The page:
According to Nancy Pelosi, while Joyce Beatty is now a member of Congress, Otto was well-liked by Washington’s elite.
“In Otto’s family…we see his legacy of public service endures. The Beatty name is synonymous with public service,” Speaker Pelosi said.
“In every position, at every turn, Otto was a champion for economic and civic empowerment — and his work lifting up minority business and getting out the vote in Central Ohio was legendary.”
Otto Beatty was born in the year 1940 in Columbus, Ohio.
The honorable Otto Beatty Jr. grew up in a community where his family was dedicated to entrepreneurship, advocacy, politics, civil, and voting rights.
At an early age, he wanted to make a difference representing the people. Otto worked growing up in the family business. He graduated from Howard University with a BA and an MA in business administration, as well as a JD from The Ohio State University College of Law. He was an accomplished athlete in all sports, awarded all letters in college.
Otto went on to play for the Denver Broncos, afterwards returning to Columbus, Ohio to attend law school. While in law school, he went on to run for Ohio State Representatives.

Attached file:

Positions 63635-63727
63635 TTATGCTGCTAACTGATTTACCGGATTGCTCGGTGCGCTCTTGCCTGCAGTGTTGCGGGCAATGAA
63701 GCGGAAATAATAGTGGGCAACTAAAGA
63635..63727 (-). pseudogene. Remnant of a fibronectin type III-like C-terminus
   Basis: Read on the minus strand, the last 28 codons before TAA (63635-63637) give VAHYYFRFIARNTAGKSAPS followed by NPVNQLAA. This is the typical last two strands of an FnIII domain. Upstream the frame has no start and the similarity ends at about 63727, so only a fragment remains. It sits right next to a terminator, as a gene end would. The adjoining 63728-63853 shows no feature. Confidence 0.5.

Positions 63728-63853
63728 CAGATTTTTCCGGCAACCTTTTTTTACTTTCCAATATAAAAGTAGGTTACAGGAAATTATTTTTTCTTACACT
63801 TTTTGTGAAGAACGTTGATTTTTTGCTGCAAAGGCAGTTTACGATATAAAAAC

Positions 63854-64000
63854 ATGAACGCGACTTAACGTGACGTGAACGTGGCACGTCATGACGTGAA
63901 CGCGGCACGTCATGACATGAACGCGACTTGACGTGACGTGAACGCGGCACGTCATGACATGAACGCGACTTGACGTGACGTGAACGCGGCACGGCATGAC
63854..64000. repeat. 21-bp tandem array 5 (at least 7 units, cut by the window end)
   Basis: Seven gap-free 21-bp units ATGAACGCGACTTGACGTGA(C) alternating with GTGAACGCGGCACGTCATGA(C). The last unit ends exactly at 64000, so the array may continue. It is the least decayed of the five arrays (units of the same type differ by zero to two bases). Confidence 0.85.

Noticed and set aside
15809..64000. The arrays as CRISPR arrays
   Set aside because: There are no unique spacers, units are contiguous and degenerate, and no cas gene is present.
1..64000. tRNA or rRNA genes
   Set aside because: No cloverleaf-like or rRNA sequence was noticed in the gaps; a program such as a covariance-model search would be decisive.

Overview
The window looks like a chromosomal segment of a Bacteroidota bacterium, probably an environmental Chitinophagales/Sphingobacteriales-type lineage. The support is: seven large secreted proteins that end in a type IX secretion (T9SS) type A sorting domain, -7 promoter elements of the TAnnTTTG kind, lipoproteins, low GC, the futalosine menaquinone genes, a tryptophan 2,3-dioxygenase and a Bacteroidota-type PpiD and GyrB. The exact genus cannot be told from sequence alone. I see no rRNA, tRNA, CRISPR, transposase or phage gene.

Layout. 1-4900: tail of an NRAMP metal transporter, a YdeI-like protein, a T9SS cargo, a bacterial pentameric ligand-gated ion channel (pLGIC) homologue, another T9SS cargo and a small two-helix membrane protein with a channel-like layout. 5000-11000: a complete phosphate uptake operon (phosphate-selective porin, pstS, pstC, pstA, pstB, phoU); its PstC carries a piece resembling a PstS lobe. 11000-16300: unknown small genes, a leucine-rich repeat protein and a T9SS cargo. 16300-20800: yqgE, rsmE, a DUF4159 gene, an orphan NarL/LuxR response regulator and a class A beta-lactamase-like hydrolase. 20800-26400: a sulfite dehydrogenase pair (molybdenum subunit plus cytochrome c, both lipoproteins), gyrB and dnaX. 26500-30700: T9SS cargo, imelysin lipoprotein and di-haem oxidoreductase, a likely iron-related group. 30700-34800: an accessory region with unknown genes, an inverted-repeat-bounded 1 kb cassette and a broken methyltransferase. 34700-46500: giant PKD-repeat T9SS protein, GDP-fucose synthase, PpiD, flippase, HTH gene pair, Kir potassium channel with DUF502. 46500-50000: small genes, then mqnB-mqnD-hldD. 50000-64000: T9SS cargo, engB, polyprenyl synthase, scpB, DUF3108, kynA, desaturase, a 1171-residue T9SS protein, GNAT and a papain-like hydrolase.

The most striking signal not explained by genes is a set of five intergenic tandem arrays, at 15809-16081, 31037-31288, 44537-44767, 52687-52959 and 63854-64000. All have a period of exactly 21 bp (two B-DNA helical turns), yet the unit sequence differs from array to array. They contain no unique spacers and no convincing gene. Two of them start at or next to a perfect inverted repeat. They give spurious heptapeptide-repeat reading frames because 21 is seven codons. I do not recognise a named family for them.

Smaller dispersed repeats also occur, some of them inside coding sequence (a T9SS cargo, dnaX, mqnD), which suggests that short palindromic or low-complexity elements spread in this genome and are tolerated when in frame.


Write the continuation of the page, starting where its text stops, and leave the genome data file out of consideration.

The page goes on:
He was the head and President of the Franklin County Trial Lawyers Association as well as an attorney for the Black Elected Democrats of Ohio. That organization would later be known as the Ohio Legislative Black Caucus. With a great success he defended the first two cases of discrimination filed in Ohio.
Although there was extremely limited opportunities for African Americans to be lawyers in major law firms, Beatty felt the need to represent everyday people. He went on to become Deputy Director of the legal Aid Society in Central Ohio, with his office currently in today’s King-Lincoln District, on the first floor of the old Lincoln Theater.
Having many successful accomplishments in his legal career, including opening his first law office a block away where he learned business, politics, and community organizing, Beatty became the first African American to buy blocks of downtown property in Central Ohio where one of the largest Black law practices is held. This had jump started many now prominent lawyers today. I
n Beatty’s early legal career, he was involved in many landmark legal cases and appeared before the Supreme Court on civil liberties cases. Such legal cases as the right to obtain bond for release in criminal cases in Ohio.
His legislative career spanned over two decades, where he was a major contributor to the successful creation of the Minority Business legislation. He opened the doors for minority businesses in Ohio through House Bill 584. For decades, he spearheaded, and was the go-to person on local political parties, who launched and often funded the teams that delivered the Get Out the Vote efforts. This led to victories for Central Ohio’s Democratic Party tickets.